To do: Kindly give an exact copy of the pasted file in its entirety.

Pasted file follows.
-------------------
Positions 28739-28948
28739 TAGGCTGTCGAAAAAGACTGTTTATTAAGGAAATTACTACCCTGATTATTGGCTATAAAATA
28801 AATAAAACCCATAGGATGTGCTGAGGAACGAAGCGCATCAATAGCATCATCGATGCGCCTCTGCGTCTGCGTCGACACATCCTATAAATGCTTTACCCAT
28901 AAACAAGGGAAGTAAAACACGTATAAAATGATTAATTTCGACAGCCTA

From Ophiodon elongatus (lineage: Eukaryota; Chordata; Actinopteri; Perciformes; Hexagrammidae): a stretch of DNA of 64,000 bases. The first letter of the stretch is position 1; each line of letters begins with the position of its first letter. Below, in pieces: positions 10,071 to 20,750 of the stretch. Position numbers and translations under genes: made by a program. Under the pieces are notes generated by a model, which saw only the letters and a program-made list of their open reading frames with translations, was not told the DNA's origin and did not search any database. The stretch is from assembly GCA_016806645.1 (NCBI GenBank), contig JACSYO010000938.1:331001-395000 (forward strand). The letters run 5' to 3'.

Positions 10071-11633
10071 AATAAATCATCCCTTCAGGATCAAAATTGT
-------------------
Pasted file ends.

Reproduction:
Positions 28739-28948
28739 TAGGCTGTCGAAAAAGACTGTTTATTAAGGAAATTACTACCCTGATTATTGGCTATAAAATA
28801 AATAAAACCCATAGGATGTGCTGAGGAACGAAGCGCATCAATAGCATCATCGATGCGCCTCTGCGTCTGCGTCGACACATCCTATAAATGCTTTACCCAT
28901 AAACAAGGGAAGTAAAACACGTATAAAATGATTAATTTCGACAGCCTA

From Ophiodon elongatus (lineage: Eukaryota; Chordata; Actinopteri; Perciformes; Hexagrammidae): a stretch of DNA of 64,000 bases. The first letter of the stretch is position 1; each line of letters begins with the position of its first letter. Below, in pieces: positions 10,071 to 20,750 of the stretch. Position numbers and translations under genes: made by a program. Under the pieces are notes generated by a model, which saw only the letters and a program-made list of their open reading frames with translations, was not told the DNA's origin and did not search any database. The stretch is from assembly GCA_016806645.1 (NCBI GenBank), contig JACSYO010000938.1:331001-395000 (forward strand). The letters run 5' to 3'.

Positions 10071-11633
10071 AATAAATCATCCCTTCAGGATCAAAATTGT